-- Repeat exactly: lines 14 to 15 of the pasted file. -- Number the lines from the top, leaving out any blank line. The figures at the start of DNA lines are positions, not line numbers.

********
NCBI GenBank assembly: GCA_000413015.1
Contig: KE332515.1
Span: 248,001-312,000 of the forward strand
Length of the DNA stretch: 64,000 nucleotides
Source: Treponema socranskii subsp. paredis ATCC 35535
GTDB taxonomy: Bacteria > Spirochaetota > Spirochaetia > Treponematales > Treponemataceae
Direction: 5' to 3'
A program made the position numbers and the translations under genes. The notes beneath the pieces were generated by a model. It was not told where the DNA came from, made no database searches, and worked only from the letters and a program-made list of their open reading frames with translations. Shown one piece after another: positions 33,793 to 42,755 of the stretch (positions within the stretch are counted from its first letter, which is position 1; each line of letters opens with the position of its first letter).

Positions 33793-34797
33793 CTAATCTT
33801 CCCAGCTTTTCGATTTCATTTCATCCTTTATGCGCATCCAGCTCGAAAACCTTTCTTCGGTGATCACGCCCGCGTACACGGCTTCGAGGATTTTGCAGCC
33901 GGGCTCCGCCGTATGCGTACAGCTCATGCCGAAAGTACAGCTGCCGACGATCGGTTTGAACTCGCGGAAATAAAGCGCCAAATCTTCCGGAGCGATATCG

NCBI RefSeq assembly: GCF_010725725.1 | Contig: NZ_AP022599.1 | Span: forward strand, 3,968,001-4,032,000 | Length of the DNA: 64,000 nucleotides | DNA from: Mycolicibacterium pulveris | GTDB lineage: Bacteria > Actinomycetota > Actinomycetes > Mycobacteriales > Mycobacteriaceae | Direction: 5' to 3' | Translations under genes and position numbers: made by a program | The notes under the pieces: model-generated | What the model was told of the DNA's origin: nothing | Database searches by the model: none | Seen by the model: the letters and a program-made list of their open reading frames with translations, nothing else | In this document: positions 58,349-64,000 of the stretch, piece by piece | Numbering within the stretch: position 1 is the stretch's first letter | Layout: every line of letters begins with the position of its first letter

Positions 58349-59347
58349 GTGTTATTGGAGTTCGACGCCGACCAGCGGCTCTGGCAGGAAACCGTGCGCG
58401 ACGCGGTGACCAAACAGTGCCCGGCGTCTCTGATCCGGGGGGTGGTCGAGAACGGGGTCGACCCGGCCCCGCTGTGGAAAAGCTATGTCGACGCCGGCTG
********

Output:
Positions 58349-59347
58349 GTGTTATTGGAGTTCGACGCCGACCAGCGGCTCTGGCAGGAAACCGTGCGCG